We observed this species in the Upper Eocene to Oligocene of the Labrador margin - Grand Banks, and more rarely in the Oligocene to Miocene of the Central North Sea. It is commonly observed in the Miocene of Venezuela, the Gulf of Mexico offshore, and the Beaufort-Mackenzie Basin.


BATHYMETRY: Bathyal to abyssal. Its modern upper depth limit is reported to be at ~500 m off Chile (Bandy & Rodolfo, 1964) and in the Gulf of Mexico (Pflum & Frerichs, 1976). However, the C. cancellata plexus may be characteristic of shallower facies in the Miocene upwelling areas. The "Cyclammina/Valvulina Biofacies" is observed at the edge of the continental shelf in northeastern Venezuela, where the facies is interpreted as outer neritic to upper bathyal (Moreno-Vasquez, 1995).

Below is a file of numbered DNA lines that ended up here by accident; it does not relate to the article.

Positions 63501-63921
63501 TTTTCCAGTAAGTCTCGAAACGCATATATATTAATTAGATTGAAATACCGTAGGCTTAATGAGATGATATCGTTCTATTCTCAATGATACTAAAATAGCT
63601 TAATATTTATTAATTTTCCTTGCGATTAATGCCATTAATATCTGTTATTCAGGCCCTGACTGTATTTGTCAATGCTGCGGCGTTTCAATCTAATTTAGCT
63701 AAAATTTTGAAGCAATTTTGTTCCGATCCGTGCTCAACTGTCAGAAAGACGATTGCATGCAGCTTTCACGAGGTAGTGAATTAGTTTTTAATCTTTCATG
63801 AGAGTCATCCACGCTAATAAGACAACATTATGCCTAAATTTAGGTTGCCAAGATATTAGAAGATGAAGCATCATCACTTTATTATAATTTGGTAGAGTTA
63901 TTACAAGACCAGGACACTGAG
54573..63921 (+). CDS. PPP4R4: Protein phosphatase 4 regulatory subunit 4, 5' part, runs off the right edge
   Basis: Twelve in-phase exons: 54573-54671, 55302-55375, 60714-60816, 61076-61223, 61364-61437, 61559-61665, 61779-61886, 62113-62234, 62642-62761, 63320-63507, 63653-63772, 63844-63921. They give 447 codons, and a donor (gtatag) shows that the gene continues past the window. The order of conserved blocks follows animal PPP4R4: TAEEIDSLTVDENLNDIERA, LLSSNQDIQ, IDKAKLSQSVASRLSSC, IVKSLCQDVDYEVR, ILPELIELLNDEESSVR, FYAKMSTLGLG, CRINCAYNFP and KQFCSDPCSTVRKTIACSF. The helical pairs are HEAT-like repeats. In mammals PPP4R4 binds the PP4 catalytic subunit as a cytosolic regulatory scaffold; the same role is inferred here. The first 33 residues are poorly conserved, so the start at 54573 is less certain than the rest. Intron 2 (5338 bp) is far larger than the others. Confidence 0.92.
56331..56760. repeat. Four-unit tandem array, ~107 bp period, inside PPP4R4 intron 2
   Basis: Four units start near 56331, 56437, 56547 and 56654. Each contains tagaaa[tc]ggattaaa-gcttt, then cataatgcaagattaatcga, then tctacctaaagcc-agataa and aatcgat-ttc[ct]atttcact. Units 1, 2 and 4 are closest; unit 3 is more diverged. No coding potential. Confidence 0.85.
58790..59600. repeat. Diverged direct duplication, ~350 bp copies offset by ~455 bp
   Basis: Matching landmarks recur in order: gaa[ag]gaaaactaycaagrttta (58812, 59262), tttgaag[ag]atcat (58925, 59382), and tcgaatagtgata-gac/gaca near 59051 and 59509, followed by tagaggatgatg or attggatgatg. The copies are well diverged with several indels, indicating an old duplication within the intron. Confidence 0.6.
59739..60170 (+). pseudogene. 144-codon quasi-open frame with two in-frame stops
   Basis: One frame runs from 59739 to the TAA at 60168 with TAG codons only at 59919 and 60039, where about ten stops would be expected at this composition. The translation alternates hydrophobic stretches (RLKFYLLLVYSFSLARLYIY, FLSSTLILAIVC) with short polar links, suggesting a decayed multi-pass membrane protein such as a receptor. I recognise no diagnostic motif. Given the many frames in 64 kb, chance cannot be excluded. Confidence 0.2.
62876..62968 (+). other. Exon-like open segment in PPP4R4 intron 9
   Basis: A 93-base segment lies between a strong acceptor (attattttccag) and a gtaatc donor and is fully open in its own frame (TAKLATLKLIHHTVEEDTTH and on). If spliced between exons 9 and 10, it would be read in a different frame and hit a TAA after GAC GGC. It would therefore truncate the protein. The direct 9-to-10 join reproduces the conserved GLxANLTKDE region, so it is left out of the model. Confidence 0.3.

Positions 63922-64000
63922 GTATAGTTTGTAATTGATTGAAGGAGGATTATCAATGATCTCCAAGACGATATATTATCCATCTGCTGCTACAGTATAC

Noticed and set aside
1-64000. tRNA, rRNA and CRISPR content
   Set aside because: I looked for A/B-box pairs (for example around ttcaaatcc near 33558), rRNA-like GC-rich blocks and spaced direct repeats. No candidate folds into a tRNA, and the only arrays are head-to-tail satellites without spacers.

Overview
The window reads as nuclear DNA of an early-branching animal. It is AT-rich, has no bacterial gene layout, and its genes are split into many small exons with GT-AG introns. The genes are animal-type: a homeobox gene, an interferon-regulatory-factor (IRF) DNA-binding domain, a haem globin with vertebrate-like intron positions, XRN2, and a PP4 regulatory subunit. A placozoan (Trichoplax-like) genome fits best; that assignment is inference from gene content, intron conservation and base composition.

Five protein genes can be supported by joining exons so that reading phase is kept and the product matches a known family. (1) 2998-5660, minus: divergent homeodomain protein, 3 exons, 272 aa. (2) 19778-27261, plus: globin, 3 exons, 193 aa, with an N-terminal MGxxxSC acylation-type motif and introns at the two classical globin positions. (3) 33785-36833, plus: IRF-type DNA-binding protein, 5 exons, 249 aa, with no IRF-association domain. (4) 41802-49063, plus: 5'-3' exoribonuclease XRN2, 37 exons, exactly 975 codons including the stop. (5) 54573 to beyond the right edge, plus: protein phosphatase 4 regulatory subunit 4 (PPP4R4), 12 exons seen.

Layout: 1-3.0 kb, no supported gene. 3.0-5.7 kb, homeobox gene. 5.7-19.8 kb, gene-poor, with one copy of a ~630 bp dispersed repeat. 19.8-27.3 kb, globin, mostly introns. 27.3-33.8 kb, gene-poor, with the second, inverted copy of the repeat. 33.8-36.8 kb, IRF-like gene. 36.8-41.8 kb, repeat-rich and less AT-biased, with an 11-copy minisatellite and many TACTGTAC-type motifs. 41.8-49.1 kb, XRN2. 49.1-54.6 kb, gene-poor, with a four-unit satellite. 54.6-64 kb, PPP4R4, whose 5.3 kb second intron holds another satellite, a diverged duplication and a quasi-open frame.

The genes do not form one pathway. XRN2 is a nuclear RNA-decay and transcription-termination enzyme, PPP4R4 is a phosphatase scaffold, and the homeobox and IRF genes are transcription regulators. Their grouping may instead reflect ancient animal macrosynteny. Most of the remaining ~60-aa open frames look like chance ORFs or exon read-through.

REMARKS: Cushman (1917, 1920) differentiated the species Cyclammina compressa by its smaller size, more open and depressed umbilicus, evolute coiling, and more acute periphery. The syntypes preserved in the Cushman Collection (CC420) are from ALBATROSS Station 5470, East of Luzon, 540 fathoms. The specimens are over 3 mm in diameter, and have an average of 14 chambers in the final whorl. Banner (1970) regarded this form to be conspecific with C. cancellata based on the structure of the hypodermus and alveoles. Based on sections of numerous Recent specimens of Cyclammina from a 800 m station west of St. Croix, Hofker (1976) concluded that C. compressa is simply a megalosphaeric form of C. cancellata. Specimens consistent with the description of C. compressa were smaller, more compressed, and slightly evolute with a proloculum diameter of 23-32.5 µm, whereas typical specimens of C. cancellata were larger (3-5 mm in diameter), and all microsphaeric with proloculum diameters of 6-15 µm. In the microsphaeric generation, the early chambers are non-alveolar.